Every once in a while, I come across something that grabs my attention and I just cannot get it out of my head. The Tequila Interchange Project is one of those that just stays with you long after you learn their mission.
Tequila Interchange Project (TIP) has set out to educate everyone about practices in the tequila industry. Let me share a little about their vision and mission straight from their team.
The Tequila Interchange Project (TIP) is a non-profit organization and consumer advocacy group for agave distilled spirits comprised of bartenders, consultants, educators, researchers, consumers and tequila enthusiasts. Our organization advocates the preservation of sustainable, traditional and quality practices in the industries of agave distilled spirits. In light of concerning trends that are currently becoming mainstays in the production of agave distillates, TIP seeks to place a renewed emphasis on the importance of preserving the great heritage of agave distillation in Mexico. Whether acting as liaisons between consumers, producers and the Consejo Regulador del Tequila (Tequila Regulatory Council), sharing ideas about how to mix tequila cocktails with the bartenders of Guadalajara, or presenting seminars on topics ranging from sustainable spirits to the history of distillation in Meso-America, TIP utilizes the diverse strengths of its members to engage a broad audience in the history and culture of Mexico’s noble spirit.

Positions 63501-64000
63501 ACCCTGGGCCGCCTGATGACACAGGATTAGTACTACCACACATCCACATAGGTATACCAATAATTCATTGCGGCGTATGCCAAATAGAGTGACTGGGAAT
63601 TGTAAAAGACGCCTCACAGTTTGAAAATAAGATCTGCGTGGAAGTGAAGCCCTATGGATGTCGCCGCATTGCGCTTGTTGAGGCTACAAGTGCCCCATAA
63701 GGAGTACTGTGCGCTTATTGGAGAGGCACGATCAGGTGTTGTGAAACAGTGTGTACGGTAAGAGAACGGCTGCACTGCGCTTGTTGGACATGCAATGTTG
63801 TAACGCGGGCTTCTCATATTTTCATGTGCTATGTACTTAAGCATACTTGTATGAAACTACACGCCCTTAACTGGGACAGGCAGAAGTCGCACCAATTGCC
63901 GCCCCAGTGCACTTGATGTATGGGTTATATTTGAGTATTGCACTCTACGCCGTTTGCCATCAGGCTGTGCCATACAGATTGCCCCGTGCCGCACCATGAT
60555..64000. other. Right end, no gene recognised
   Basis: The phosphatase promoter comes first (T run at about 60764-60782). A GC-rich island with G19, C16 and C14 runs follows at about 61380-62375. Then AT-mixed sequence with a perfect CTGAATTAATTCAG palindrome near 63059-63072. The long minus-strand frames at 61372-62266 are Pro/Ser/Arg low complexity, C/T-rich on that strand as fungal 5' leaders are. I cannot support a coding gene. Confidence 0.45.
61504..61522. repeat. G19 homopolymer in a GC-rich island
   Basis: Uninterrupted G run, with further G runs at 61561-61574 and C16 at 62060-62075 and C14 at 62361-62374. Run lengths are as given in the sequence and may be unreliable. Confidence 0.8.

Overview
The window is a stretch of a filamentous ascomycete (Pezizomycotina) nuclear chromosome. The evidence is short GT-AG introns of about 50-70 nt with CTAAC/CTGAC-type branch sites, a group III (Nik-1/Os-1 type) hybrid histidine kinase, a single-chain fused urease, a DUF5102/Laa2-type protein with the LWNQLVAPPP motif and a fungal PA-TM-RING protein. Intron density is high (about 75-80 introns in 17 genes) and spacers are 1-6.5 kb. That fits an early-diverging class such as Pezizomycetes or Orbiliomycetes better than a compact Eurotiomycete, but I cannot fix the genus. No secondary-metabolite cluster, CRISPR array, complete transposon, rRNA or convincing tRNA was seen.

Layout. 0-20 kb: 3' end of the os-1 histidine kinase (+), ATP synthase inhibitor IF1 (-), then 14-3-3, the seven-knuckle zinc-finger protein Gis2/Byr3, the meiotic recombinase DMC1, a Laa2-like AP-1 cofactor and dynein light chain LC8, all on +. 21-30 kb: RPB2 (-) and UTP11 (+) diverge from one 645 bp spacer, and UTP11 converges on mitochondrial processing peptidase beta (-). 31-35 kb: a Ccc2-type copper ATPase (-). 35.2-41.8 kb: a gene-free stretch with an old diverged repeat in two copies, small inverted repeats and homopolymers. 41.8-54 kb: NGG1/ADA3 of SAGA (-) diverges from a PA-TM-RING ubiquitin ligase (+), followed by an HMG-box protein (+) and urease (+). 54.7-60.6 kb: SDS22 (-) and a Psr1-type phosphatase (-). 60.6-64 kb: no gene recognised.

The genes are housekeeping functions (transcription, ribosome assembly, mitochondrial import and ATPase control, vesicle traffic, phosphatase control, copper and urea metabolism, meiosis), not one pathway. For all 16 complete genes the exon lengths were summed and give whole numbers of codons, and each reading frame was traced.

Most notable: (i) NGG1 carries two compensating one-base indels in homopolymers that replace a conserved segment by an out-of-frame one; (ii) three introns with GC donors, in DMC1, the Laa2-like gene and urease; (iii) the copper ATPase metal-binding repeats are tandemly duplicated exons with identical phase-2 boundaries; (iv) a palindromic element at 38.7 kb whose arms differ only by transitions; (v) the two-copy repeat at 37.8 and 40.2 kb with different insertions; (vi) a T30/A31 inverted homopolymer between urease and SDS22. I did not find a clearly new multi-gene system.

Not many are aware of what goes into the production of tequila. As with any other harvested product, there are people who labor to ensure we get to enjoy the drink we all know. Currently, TIP is facilitating a multidisciplinary, Public Health style study regarding these farm workers or Jimadores. Its vital to evaluate the working conditions and well being of the Jimadores much like the efforts put forth by Cesar Chavez & Dolores Huerta for the United Farm Workers in the US. Everybody deserves a living wage and safe work environment.
The time and effort the TIP puts in to the environment is also noteworthy.
TIP is working with Dr. Medellin to plan and implement a “Bat Friendly Tequila and Mezcal” program, which will verify that plantations allow at least 2% of their crop to flower which will dramatically enhance the genetic variation of the agave and give the bat a sustainable food source. Agaves flower at night so they depend on the bats for pollination and the bats rely on the agaves in the tequila corridor as they migrate north and south throughout the year.
The typical tequila fan (like me) probably has no idea that bats play a vital role in the genetic variations of agave. Who knew!? There is so much more to share and I encourage you to check TIP’s site and learn about the regulatory oversight and what they are doing regarding the regulations defining agave spirits. Please also follow them on social media and help share their vision and mission.